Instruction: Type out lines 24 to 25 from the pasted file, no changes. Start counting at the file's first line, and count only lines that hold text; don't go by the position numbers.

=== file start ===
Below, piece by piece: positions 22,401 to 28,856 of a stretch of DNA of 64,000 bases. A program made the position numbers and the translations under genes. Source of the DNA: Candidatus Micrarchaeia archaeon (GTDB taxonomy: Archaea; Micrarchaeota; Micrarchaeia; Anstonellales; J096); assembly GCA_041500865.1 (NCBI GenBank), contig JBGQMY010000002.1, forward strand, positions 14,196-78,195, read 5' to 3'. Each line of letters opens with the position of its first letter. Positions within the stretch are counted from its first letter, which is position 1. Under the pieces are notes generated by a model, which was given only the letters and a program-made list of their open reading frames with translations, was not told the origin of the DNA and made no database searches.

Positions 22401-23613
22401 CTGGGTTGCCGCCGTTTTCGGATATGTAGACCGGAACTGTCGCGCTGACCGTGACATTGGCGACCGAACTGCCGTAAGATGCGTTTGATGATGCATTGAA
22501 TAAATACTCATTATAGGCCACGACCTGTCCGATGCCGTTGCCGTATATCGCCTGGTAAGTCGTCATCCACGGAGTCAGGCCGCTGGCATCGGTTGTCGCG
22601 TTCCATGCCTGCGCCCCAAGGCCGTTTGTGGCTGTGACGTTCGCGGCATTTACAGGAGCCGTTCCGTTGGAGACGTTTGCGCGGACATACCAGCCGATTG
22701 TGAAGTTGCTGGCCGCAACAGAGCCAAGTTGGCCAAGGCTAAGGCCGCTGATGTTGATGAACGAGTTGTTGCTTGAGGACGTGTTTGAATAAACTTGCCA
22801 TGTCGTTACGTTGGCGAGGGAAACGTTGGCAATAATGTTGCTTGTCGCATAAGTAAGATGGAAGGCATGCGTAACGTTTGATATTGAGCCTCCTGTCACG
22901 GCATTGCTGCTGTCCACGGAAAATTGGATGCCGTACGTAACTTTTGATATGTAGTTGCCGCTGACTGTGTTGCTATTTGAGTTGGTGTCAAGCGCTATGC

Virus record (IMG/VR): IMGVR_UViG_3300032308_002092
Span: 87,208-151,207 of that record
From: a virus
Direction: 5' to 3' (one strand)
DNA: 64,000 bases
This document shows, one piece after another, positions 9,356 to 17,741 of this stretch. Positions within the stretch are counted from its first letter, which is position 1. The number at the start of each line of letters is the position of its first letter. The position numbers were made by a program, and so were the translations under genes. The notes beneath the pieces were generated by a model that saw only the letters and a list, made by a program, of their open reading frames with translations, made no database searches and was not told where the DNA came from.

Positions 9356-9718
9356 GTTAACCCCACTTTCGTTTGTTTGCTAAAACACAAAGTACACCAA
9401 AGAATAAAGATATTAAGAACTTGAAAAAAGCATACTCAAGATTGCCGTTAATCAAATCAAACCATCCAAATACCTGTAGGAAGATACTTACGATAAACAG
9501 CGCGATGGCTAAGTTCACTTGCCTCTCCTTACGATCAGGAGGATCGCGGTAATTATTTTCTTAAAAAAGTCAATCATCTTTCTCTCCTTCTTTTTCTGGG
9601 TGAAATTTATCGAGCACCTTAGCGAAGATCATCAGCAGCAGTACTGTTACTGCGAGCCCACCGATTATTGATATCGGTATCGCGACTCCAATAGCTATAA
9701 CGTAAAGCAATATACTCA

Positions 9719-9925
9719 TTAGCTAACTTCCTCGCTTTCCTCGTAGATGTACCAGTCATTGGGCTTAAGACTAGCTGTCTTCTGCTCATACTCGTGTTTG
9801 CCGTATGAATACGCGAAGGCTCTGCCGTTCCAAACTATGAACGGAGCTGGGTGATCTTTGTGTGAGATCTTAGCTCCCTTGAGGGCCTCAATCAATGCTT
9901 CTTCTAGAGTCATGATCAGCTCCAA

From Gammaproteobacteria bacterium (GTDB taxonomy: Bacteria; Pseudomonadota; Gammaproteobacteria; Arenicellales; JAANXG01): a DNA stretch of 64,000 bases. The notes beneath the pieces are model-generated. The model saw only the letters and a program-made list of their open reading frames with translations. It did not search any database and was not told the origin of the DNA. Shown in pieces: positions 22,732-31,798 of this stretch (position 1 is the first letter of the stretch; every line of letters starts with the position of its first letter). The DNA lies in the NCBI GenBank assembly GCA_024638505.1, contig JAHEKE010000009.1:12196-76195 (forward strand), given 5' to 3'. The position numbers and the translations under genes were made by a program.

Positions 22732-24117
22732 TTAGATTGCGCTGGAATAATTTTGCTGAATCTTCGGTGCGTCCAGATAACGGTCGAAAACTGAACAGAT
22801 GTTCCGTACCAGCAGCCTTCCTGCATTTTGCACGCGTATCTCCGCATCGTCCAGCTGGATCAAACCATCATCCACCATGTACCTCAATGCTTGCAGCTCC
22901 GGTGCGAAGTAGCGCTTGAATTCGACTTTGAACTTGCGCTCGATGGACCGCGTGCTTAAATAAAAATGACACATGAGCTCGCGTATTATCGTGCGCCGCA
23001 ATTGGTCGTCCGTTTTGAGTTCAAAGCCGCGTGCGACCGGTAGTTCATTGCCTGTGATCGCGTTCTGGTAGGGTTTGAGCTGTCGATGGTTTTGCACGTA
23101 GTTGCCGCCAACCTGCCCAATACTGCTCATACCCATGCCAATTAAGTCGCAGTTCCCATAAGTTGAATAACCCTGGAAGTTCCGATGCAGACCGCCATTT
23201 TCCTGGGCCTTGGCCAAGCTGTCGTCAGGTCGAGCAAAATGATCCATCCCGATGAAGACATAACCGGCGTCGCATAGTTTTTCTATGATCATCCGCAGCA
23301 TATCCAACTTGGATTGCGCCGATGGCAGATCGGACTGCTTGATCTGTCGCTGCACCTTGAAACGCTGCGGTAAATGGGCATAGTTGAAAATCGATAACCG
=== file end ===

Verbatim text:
9901 CTTCTAGAGTCATGATCAGCTCCAA

From Gammaproteobacteria bacterium (GTDB taxonomy: Bacteria; Pseudomonadota; Gammaproteobacteria; Arenicellales; JAANXG01): a DNA stretch of 64,000 bases. The notes beneath the pieces are model-generated. The model saw only the letters and a program-made list of their open reading frames with translations. It did not search any database and was not told the origin of the DNA. Shown in pieces: positions 22,732-31,798 of this stretch (position 1 is the first letter of the stretch; every line of letters starts with the position of its first letter). The DNA lies in the NCBI GenBank assembly GCA_024638505.1, contig JAHEKE010000009.1:12196-76195 (forward strand), given 5' to 3'. The position numbers and the translations under genes were made by a program.